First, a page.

Whither Wild Oats?
You remember Wild Oats Markets, right?To recap, in the beginning of Boulder’s natural foods lineage there were small, natural food grocers including Green Mountain Grainery, Arati Grocery and New Age Foods. Those businesses begat the Pearl Street Market, which moved and became Alfalfa’s Market, which then became a chain. Crystal Market opened and morphed into the Wild Oats Market chain which swallowed Alfalfa’s, and was itself digested by Whole Foods Market. Later, Sunflower Market was absorbed by Sprouts Farmers Market and Colorado-born Vitamin Cottage mutated into Natural Grocers while Lucky’s Market grew and grew into a national chain. That’s the abridged version.

Alfalfa’s Market was eventually reborn and now has stores in Boulder and Louisville. The other day I discovered that Wild Oats had returned, too, although in a highly ironic sense only. Walmart picked up the rights to the Wild Oats name and now uses it as a house organic brand on cereal and other food products.

Culinary calendar
Haystack Goat Cheese hosts its inaugural Open Creamery social hour, tour and cheese tasting 3-6 p.m. Friday at the new creamery, 505 Weaver Park Road in Longmont. … The Boulder International Film Festival’s CineChef event March 4 at Boulder’s Rembrandt Yard boasts fare from major local chefs including Jen Bush, Jessica Emich, Bradford Heap, Mark Monette, Hosea Rosenberg and Alec Schuler. The tasting is followed by a screening of the film City of Gold, a documentary about an endangered species: the professional dining critic.

Taste of the week
Let us contemplate the glory that is grilled, toasted or flambe cheese. Is there anything better? I have my doubts after tasting the great fried cheese taco at Verde, 3070 28th St. in Boulder, the brick-and-mortar location for the popular Verde food truck. They sizzle a flour tortilla completely covered and then some with grated Mexican cheeses on a hot griddle where the fromage browns, crisps and melts before the addition of good guacamole, pico de gallo and salsa. The taco went well with the chile-infused black beans topped with crumbled cotija cheese. Also on the menu: Sonoran hot dog sliders and a long tequila list.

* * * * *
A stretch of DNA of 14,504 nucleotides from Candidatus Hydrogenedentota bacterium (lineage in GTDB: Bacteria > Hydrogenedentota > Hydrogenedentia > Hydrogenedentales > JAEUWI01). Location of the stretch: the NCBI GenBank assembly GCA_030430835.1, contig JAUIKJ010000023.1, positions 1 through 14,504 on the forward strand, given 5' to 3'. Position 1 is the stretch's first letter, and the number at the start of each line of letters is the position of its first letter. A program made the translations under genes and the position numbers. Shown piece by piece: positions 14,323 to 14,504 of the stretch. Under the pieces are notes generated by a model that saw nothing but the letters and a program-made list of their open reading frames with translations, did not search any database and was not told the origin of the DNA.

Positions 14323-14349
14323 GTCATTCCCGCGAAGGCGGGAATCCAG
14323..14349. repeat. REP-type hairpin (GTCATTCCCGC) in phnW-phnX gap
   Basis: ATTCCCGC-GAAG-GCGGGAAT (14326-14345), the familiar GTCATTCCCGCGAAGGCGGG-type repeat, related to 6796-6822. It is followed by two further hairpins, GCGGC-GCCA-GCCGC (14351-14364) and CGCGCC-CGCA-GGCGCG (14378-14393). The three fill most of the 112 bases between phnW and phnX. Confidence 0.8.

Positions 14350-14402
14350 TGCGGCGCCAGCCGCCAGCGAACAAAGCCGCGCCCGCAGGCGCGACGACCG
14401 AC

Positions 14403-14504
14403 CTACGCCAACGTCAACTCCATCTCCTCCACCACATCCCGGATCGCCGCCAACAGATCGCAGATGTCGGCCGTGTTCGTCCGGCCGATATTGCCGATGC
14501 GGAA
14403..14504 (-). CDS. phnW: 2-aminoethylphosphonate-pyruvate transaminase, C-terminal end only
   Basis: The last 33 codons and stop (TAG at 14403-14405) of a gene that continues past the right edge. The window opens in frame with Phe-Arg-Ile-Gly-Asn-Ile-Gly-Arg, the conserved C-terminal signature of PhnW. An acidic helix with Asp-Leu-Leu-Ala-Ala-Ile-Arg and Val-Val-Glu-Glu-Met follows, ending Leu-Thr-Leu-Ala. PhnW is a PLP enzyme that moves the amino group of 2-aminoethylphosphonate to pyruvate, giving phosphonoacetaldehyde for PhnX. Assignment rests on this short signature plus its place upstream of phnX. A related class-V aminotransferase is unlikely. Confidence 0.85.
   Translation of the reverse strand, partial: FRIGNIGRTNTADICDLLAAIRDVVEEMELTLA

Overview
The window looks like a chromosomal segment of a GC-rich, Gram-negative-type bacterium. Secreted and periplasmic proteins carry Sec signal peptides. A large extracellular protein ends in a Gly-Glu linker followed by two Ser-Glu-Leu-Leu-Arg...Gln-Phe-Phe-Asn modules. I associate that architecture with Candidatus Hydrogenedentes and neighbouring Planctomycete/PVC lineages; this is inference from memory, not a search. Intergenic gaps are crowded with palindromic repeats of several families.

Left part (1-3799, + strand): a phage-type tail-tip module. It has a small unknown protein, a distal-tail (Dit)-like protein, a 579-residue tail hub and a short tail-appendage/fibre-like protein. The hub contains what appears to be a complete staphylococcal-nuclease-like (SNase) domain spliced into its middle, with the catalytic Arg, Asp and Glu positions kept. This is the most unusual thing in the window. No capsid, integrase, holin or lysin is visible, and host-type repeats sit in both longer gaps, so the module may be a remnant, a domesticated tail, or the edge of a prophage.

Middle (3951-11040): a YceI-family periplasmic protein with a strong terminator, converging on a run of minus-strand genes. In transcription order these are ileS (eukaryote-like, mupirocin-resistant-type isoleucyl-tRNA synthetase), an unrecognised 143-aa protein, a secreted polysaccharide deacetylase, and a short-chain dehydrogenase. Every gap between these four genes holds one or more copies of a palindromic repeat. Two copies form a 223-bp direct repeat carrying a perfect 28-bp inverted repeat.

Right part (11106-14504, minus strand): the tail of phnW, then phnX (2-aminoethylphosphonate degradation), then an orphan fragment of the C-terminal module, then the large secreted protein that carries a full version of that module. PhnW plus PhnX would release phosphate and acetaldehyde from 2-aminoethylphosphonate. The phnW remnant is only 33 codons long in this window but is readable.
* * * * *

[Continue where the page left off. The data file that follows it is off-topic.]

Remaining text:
John Lehndorff

Words to chew on
“Is food the enemy?
Giving a dinner party has become
an ordeal. I lie awake the night
before figuring how to produce
a feast that is vegan, gluten free,
macrobiotic, avoiding all acidic
fruit and tomatoes, wine, all nuts,
low carb and still edible.”
— From the poem “Let’s Meet in a Restaurant” by Marge Piercy.

Tune in 8:30-9:30 a.m. today (March 3) when John Lehndorff hosts a special extended Radio Nibbles during the spring membership drive on KGNU (88.5 FM, 1390 FM, streaming at Call-in with culinary and dining questions at 303-449-4885.Comments or quibbles? E-mail